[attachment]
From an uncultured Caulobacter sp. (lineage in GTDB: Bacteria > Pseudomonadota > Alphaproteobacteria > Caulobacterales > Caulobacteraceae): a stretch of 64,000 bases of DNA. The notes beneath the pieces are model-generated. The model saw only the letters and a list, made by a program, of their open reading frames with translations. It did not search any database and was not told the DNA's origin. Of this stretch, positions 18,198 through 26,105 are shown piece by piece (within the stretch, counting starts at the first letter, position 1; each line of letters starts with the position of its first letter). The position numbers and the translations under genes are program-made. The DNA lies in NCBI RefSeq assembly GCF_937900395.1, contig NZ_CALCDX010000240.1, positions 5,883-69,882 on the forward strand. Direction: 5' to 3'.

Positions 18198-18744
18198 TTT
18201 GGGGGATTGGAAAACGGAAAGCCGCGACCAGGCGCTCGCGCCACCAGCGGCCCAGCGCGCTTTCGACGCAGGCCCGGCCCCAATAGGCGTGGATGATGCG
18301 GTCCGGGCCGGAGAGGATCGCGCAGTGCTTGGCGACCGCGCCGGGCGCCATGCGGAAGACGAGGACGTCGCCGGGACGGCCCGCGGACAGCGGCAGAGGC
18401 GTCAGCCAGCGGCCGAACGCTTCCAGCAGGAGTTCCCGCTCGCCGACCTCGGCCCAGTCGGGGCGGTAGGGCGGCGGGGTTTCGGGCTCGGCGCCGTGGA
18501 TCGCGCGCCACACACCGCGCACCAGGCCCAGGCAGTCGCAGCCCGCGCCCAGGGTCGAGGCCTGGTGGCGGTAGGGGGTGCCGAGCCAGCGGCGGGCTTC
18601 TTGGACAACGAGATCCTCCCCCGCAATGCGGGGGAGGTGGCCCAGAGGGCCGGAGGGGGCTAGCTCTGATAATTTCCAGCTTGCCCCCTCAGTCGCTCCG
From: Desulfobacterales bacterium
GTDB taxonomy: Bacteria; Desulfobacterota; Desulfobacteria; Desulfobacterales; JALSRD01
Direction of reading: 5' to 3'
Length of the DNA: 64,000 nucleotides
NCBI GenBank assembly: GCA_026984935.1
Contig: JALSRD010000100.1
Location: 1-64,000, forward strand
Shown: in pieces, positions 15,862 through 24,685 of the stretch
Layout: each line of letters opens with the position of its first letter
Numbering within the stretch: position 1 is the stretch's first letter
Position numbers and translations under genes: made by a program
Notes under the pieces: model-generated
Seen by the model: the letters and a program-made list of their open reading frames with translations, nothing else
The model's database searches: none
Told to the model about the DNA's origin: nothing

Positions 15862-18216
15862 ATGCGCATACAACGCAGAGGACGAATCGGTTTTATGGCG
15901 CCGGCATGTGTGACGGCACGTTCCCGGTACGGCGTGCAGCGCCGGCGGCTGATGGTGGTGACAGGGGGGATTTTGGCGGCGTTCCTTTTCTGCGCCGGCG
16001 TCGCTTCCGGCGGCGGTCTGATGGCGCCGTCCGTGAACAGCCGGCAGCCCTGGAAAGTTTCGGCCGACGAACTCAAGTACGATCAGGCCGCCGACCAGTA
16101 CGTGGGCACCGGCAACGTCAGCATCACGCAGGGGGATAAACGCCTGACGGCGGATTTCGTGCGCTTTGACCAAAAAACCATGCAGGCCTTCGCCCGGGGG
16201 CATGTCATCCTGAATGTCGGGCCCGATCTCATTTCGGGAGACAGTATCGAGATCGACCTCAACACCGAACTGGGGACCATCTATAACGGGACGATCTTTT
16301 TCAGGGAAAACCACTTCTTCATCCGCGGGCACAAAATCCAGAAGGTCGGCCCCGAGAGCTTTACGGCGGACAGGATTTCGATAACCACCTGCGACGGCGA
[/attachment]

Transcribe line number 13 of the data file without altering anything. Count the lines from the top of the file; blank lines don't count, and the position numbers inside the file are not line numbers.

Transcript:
NCBI GenBank assembly: GCA_026984935.1